According to interviews, Woods have a permanent member whose role is “tape effects.” Upon listening to the Brooklyn group’s most recent album, however, I’m not sure what the hell his job actually is. Songs of Shame doesn’t flaunt its lo-fi aesthetic in the same way as fuzz-soaked releases by Wavves or Times New Viking, but there’s no mistaking the album’s rudimentary recording methods. An eleven-song collection of psychedelic rock and campfire folk, it sounds like it was probably laid to tape in the band members’ bedrooms. And, while there’s likely some subtle sound editing going on that I’m not aware of, there are no flashly tape effects on the whole album.

Considering that the group was once the songwriting project of singer/guitarist Jeremy Earl, it’s not entirely surprising that much of the collection is made up of sparse acoustic strummers. These stark folk songs are made are made all the more eerie by Jeremy Earl’s high, feminine voice, which sounds not-quite-human during the sloppy, waltz-time “Born to Lose.” It’s mainly due to Earl’s bleating vocals that Woods have frequently been pigeonholed as freak folk, joining the ranks of other strange-voiced artists like Devendra Banhart and Joanna Newsom. His singing is also the main reason that the band bears a distinct similarity to Neil Young; this is especially noticeable during the cover of Graham Nash‘s protest tune “Military Madness,” which sounds like it arrived in a capsule from 1970.

Elsewhere, Woods resembles a psychedelic jam band; “September with Pete” is nearly ten minutes of stoned noodling that scarcely even changes chords, mostly just acting as a vehicle for a wobbly, wah-wah-soaked guitar solo. It’s such brazen wankery that it’s hard to fault the band for its self-indulgence. While the song might not merit close listening, it’s by no means unpleasant or abrasive, and it befits the album’s sleepy, Sunday morning vibe. It’s a stunningly authentic replica of late ’60s psychedelia, making Songs of Shame a must-hear for anyone still stuck listening to the Velvet Underground or the Byrds on repeat.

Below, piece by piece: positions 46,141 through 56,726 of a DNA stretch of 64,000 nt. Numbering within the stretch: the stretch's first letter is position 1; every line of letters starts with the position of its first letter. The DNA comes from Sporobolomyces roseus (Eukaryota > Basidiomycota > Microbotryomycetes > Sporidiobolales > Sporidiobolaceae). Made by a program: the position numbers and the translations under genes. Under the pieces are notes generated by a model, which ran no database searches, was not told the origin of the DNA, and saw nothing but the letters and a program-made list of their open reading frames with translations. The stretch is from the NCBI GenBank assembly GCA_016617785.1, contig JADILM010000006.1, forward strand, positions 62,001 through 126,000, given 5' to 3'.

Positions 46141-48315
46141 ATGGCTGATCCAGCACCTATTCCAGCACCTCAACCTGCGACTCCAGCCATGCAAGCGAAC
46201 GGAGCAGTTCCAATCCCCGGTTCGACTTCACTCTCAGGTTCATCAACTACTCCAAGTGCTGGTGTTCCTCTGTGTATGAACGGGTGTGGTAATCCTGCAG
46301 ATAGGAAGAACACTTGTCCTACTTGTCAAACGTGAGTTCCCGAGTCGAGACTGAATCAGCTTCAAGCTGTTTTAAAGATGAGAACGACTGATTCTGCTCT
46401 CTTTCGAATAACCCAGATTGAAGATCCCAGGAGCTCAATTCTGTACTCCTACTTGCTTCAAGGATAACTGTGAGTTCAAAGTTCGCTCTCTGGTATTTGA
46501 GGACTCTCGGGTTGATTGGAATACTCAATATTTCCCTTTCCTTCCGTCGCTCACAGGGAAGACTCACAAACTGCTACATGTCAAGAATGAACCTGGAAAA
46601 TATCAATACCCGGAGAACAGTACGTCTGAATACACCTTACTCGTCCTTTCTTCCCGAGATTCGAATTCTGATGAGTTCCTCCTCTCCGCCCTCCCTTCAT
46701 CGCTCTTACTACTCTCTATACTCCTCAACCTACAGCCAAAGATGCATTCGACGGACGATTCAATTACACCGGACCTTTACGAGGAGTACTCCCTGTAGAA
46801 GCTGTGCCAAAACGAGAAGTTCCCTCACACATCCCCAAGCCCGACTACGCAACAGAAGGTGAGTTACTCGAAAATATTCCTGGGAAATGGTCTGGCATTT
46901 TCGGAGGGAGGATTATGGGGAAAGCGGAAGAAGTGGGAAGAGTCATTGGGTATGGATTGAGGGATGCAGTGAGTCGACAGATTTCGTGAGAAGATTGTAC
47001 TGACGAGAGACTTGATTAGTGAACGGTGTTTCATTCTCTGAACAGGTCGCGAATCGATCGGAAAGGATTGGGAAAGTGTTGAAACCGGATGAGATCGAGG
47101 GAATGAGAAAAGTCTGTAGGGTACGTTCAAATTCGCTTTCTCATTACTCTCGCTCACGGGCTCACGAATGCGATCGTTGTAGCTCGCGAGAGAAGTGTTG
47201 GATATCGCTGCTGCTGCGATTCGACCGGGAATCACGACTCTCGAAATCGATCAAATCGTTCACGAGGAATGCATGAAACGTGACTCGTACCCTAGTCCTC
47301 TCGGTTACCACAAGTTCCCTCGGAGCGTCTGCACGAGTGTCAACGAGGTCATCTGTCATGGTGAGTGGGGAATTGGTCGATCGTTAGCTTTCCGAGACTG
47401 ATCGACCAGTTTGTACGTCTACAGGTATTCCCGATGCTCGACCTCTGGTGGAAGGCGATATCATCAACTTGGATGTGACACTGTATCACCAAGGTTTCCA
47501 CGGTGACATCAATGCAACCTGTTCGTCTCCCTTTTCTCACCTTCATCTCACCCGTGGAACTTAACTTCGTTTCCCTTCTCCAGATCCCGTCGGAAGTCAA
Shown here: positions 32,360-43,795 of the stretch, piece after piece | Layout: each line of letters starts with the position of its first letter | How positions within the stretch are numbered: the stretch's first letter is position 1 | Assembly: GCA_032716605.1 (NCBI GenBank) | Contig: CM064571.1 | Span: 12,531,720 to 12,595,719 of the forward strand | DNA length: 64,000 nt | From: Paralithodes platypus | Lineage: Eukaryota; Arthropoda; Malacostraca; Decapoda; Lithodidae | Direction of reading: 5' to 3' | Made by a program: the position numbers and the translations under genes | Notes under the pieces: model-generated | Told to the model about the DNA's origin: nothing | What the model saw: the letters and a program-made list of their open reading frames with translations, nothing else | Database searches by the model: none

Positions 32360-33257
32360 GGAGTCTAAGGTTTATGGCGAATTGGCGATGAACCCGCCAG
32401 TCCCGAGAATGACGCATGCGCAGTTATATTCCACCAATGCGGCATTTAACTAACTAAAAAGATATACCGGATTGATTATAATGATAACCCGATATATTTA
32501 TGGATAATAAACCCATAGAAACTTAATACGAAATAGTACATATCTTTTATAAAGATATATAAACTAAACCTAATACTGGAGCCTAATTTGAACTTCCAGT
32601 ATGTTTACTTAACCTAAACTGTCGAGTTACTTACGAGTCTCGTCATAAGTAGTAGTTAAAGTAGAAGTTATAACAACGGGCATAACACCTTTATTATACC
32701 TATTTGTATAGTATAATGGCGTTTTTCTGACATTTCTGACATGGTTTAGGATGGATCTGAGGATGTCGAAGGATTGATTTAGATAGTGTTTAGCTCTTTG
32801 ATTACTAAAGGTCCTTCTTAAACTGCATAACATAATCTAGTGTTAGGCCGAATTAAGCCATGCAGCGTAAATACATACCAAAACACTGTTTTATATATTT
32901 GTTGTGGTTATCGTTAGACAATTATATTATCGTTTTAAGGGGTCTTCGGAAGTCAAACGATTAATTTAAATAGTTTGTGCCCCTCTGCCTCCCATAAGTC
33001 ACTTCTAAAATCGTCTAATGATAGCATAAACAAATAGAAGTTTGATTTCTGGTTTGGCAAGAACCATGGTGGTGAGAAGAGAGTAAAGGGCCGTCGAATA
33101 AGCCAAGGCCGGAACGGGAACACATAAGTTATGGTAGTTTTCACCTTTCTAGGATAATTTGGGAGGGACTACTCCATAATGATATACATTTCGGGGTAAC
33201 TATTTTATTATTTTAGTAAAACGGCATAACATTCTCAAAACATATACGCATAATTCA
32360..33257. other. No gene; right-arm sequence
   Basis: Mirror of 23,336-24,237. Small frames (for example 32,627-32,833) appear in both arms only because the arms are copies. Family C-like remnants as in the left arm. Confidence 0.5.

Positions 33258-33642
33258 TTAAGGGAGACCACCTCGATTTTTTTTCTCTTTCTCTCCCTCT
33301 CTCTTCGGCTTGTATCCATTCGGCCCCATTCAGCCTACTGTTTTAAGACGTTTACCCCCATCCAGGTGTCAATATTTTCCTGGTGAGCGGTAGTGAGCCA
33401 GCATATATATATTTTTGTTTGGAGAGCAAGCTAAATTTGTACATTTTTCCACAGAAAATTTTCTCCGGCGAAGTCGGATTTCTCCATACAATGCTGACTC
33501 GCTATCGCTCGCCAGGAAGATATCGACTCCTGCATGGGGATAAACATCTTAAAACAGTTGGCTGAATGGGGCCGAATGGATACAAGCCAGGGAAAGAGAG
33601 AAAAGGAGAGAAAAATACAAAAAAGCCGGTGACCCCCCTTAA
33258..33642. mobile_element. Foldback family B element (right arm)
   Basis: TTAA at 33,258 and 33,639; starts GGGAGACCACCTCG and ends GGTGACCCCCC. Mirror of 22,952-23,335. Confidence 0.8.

Songs of Shame is out now via Woodsist.
 
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Unexpected charisma from Alex Turner

Arctic Monkeys
Arctic Monkeys‘ third album, the Josh Homme-produced Humbug, is a solid-but-unspectacular collection of desert rock that scales back the group’s usual garage-y post-punk snottiness in favour of cryptic lyrics and atmospheric production. The collection’s clear standout is “Cornerstone,” a mid-tempo ballad about being haunted by a breakup. The lyrics are classic Alex Turner, with vivid detail and scathing wit; the tune itself, however, sounds closer to the Kinks, with breezy acoustic strumming and jangling electric leads.

The song recently got the video treatment it deserves. It’s a simple but weirdly compelling clip, featuring Turner singing into a tape recorder in front of a plain white background. He hams it up admirably, serenading the camera and performing campy hand gestures that go along with the lyrics. Given that he spends most live shows staring blankly out over the audience, this video is a surprising display of charisma from the Monkeys’ frontman.



Humbug is out now via Domino.
 
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Q&A with the Zolas

The Zolas
Last week, the Zolas released their debut album Tic Toc Tic, a twelve-song collection of bouncy piano rock that’s equal parts catchy and heartbroken, ranging from apocalyptic love songs (“The Great Collapse”) to R&B-infused attacks on hipster culture (“You’re Too Cool”).

The Zolas are currently touring Canada in support of Tic Toc Tic with Immaculate Machine, and on December 18th will return home to Vancouver to play all-ages show at the Vogue Theatre with Hey Ocean!

I recently caught up with singer/guitarist Zachary Gray and pianist Tom Dobrzanski via e-mail to discuss the new album, the tour, and befouling the washrooms at an all-girls college dorm.

CH: Where are you as you answer these questions?
ZG: Between Waterloo and Windsor on the 401. Aaron is driving and Tom and I decided to sit in the back and be productive and then watch movies.